Mancall further explained that after the visits to the New World by Samuel de Champlain and Capt. John Smith in the early 1600s, “a terrible illness spread through the region” among the Native Americans. He continued: “Modern scholars have argued that indigenous communities were devastated by leptospirosis, a disease caused by Old World bacteria that had likely reached New England through the feces of rats that arrived on European ships.”
This weakening of the native population by disease from the new arrivals’ ships created an opening for the Pilgrims.
King James’s patent called this spread of disease “a wonderfull Plague” that might help to devastate and depopulate the region. Some friends.
But many of those native people not killed by disease would be killed by direct deed.
As Grace Donnelly wrote in a 2017 piece for Fortune:
The celebration in 1621 did not mark a friendly turning point and did not become an annual event. Relations between the Wampanoag and the settlers deteriorated, leading to the Pequot War. In 1637, in retaliation for the murder of a man the settlers believed the Wampanoags killed, they burned a nearby village, killing as many as 500 men, women, and children. Following the massacre, William Bradford, the Governor of Plymouth, wrote that for “the next 100 years, every Thanksgiving Day ordained by a Governor was in honor of the bloody victory, thanking God that the battle had been won.”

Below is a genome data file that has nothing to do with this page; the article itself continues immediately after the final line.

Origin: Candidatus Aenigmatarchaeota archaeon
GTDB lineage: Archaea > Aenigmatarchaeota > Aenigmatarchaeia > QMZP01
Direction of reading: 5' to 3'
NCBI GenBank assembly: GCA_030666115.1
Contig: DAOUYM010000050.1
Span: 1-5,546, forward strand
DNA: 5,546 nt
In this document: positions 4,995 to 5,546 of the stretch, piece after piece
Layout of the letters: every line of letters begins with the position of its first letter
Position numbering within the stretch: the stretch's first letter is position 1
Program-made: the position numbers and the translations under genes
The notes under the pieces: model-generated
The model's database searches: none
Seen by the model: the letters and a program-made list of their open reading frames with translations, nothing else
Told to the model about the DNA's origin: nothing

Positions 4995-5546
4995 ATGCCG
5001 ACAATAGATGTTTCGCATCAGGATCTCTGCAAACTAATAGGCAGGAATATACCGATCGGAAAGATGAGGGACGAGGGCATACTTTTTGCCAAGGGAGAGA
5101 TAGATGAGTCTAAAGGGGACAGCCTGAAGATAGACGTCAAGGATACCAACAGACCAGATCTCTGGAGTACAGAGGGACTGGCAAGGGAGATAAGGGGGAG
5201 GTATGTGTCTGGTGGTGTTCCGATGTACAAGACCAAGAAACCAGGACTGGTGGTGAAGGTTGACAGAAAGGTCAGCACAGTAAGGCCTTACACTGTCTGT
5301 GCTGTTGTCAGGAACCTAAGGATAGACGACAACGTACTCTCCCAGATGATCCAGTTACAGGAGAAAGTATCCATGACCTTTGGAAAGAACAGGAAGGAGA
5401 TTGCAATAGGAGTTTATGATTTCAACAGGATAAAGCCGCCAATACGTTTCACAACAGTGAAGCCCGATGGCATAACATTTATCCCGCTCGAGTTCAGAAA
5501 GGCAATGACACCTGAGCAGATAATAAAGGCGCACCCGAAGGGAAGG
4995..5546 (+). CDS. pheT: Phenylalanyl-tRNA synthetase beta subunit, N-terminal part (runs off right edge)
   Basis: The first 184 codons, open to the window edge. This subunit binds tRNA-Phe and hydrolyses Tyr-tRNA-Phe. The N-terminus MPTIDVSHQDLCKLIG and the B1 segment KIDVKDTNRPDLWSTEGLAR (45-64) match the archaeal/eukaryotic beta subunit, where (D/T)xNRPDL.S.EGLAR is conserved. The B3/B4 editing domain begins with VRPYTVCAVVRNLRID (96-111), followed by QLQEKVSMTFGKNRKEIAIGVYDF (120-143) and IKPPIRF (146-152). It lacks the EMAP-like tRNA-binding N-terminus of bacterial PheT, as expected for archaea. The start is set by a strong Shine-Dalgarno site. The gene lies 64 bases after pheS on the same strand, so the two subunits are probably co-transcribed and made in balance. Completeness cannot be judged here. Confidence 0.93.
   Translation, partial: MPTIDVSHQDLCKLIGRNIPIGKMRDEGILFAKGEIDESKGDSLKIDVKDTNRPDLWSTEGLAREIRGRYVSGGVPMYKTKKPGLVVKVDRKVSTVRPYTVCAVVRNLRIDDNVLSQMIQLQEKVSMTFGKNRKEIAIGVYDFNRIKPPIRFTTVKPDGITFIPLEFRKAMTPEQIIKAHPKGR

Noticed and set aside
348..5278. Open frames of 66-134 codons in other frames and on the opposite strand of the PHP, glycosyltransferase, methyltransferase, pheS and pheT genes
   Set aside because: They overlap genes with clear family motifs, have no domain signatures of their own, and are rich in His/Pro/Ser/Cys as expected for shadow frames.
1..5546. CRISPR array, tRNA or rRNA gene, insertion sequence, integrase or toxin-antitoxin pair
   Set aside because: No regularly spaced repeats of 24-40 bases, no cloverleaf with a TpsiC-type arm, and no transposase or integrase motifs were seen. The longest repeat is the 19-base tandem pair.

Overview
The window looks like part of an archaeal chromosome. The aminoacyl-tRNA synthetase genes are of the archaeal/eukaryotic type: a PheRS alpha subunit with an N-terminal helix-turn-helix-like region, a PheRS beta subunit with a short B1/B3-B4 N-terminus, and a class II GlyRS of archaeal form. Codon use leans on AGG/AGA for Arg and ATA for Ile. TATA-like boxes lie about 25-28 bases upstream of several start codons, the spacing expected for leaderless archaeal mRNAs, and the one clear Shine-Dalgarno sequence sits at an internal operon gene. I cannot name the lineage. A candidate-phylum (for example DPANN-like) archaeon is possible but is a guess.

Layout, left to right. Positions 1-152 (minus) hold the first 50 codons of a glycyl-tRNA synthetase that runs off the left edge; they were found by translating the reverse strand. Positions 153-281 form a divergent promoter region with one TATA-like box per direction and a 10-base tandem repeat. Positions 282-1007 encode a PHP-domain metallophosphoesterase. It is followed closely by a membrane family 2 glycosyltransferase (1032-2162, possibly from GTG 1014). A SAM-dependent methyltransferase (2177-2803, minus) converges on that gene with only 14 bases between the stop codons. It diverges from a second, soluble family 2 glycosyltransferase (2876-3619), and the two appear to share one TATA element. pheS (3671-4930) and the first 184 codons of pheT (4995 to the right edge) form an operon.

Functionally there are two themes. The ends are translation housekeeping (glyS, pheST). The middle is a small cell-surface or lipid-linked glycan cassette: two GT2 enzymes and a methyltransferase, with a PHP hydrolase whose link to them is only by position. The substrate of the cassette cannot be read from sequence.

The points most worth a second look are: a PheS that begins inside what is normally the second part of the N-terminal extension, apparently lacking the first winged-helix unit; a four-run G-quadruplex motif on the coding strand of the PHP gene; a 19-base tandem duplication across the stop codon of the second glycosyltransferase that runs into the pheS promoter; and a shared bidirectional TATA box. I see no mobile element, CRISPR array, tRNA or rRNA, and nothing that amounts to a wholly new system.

Just 16 years after the Wampanoag shared that meal, they were massacred.
This was just one of the earliest episodes in which settlers and colonists did something horrible to the natives. There would be other massacres and many wars.
According to History.com, “From the time Europeans arrived on American shores, the frontier — the edge territory between white man’s civilization and the untamed natural world — became a shared space of vast, clashing differences that led the U.S. government to authorize over 1,500 wars, attacks and raids on Indians, the most of any country in the world against its indigenous people.”